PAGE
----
Books Got Back
Books. A weird word if I start to think about it. Maybe because they've been becoming strangers to me over the last 16 years. I guess somewhere along the way, books became subconsciously tagged as boring. Though recently, I've been coming home with armfuls of books from Powell's. After a decade of school, the thought of reading on my own accord had left a bitter taste. But now I've phased out television to catch up with an old friend.
The Decline of Reading
As a child, I used to spend the whole of my summer days cooped inside the house. I mean, I still do. But I used to too. In elementary school, I'd borrow books by the dozens to complete my local library's summer reading program. You see, they gave free T-shirts. So I'd read in my room while the sun's gold creeped from outside. In middle school, I'd read articles about human anatomy and physiology (and no, my Asian parents did not force me) from an encyclopedia CD on my computer, paraphrasing the text and jotting down rough diagrams into my notebook of knowledge.
In late middle school, I started to care about what peers thought of me. I didn't want to be a nerd anymore, though any attempts to become cool were highly in vain. Reading became lame. I remember a parent-teacher conference at the very end of middle school with my homeroom teacher. He asked me something like whether I was going to read over the summer, and I responded "nah, I never read" as if it was a badge of pride.
What I thought was cool was putting as little effort into school as possible (though maintaining a four-point on the side). I see some of it in my brothers now. One would say "pfft, reading" as I bring home a bunch of books. They also maintain stellar grades, but maybe that's not so good. For those where school came easy to them, good grades became a false indicator that they did not need to try as hard. They need not pursue their own education as they excelled in the system's education.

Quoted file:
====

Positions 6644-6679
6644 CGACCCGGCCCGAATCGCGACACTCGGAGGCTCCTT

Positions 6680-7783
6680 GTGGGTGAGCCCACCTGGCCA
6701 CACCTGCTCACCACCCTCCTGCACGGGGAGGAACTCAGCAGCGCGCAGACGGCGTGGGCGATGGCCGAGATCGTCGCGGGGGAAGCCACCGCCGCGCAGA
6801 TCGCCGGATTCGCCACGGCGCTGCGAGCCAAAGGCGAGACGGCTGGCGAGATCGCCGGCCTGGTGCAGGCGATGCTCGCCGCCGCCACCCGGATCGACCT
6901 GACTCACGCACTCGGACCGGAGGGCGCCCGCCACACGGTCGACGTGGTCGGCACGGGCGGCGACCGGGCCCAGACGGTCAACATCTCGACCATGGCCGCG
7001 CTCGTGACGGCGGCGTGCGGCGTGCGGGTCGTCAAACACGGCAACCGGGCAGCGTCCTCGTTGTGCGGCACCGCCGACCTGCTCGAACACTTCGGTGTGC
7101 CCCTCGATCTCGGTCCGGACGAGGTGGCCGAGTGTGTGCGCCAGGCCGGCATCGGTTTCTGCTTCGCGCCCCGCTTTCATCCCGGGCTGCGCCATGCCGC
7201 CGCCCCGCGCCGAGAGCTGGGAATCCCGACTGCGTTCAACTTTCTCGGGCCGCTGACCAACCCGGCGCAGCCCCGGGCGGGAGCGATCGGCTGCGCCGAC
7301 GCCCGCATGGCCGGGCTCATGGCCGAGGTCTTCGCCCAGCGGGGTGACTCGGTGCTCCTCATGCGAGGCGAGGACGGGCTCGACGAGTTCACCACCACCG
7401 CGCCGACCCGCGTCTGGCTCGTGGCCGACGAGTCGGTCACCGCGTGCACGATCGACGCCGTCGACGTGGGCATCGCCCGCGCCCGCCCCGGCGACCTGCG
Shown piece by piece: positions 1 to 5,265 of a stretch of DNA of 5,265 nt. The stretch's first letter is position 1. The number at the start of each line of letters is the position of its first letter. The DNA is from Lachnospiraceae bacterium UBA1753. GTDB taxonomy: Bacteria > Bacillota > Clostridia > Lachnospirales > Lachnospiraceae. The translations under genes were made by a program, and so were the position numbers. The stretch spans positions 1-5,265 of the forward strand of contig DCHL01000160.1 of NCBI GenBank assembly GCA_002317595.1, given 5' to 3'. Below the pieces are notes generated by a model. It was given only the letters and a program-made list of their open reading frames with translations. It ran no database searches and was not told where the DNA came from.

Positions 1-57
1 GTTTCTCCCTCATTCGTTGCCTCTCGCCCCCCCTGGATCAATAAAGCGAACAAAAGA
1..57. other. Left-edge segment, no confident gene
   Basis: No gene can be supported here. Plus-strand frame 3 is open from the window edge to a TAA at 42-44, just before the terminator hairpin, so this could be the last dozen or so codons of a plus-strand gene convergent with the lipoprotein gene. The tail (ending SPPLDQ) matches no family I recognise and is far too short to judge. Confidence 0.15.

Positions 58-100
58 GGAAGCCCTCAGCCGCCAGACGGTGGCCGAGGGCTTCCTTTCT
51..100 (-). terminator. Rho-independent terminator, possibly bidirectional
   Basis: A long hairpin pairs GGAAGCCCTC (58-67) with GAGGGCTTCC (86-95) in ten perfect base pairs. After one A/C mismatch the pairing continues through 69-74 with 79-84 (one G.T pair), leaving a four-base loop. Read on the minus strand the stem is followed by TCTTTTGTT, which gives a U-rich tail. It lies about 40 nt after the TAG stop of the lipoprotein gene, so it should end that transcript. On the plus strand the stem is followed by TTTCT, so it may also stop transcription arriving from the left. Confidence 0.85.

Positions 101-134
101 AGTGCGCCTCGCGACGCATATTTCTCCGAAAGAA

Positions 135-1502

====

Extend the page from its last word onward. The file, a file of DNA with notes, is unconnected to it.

Fast forward to college, and dry textbooks were being crammed down my neck, inflicting me with such a parched throat. Why spend the leisurely hours reading when that's what you do all day as work? A benefit of books is that they bring an escape, but the benefit is lost when the escape is from other books.
The Books Strike Back
So here I am. Reading books again. Much of the reason is for well-being. I wanted to phase out after-work TV habits. TV is a mind-numbing activity, and binge watching Orange is the New Black wasn't doing it for me. According to Happiness and Economics published by the Princeton University Press in 2002, the average American spends two months per year watching television.
Although it's intuitive, a study by the University of Maryland called What Do Happy People Do?, found a negative correlation between time spent watching TV and happiness. It sucks up time, and besides watching the occasional trendy show, it provides little emotional payoff.
Books naturally became an brilliant alternative. Like television, it provides a great way to wind down after work, taking my mind off of everything else to just focus on a story. But unlike television, it is intellectually stimulating . And because the medium of television is through a flashing screen, it makes a poor pre-sleep activity as it makes it difficult to fall asleep.
And honestly, books have better entertainment value. The experience of getting sucked into a page-turner is more gratifying than getting sucked into binge watching. In a TV show, all you know about a character is from what you see, but in a book, you live in a character's head for hundreds of pages, becoming much more attuned to their emotions. My intention from watching TV shows was to hear a good story, books do a better job at telling them.
What am I reading now? A lot of Hugo-y science fiction (Hyperion, Dune), photography, self-help entrepreneurial and finance, travel, and poker strategy. I feel sort of cheesy writing this whole perhaps pretentious post since everyone already knows how healthy books are. But walking through Powell's City of Books, getting lost in its aisles, I just think: "a whole life ahead of me, all of these books to read, these worlds to explore, I could get used to this". Besides, I like writing; it's only natural that I get back to reading.
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